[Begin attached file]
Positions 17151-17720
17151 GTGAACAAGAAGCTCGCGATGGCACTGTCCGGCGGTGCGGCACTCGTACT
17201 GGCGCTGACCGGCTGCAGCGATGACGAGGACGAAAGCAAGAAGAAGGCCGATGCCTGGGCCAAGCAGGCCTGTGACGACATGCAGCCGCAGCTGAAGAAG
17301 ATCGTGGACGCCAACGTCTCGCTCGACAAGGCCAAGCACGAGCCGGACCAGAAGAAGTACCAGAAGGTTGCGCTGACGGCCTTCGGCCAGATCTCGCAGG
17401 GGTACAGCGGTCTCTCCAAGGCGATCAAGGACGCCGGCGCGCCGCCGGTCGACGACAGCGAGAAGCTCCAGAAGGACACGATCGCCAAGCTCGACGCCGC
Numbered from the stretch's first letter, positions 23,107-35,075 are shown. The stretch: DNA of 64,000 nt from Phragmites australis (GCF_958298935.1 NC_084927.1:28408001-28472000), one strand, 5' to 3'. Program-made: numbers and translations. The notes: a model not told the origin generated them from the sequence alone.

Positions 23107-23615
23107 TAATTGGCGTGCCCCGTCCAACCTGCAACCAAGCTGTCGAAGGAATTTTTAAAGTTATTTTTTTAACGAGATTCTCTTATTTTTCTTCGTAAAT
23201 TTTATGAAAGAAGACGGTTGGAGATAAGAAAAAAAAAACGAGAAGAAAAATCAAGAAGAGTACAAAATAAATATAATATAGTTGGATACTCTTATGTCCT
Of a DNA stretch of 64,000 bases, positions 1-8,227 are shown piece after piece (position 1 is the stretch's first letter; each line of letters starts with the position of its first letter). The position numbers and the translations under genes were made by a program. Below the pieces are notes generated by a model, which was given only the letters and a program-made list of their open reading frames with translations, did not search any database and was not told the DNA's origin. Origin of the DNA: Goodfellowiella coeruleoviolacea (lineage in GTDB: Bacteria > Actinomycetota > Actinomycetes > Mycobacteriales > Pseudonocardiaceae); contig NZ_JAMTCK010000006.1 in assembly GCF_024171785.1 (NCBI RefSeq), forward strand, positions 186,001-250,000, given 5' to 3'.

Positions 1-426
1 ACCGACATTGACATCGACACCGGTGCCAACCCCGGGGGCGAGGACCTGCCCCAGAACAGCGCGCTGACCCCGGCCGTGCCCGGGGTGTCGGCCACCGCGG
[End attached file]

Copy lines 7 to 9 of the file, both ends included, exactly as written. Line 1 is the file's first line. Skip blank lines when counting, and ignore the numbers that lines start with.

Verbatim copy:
Positions 23107-23615
23107 TAATTGGCGTGCCCCGTCCAACCTGCAACCAAGCTGTCGAAGGAATTTTTAAAGTTATTTTTTTAACGAGATTCTCTTATTTTTCTTCGTAAAT
23201 TTTATGAAAGAAGACGGTTGGAGATAAGAAAAAAAAAACGAGAAGAAAAATCAAGAAGAGTACAAAATAAATATAATATAGTTGGATACTCTTATGTCCT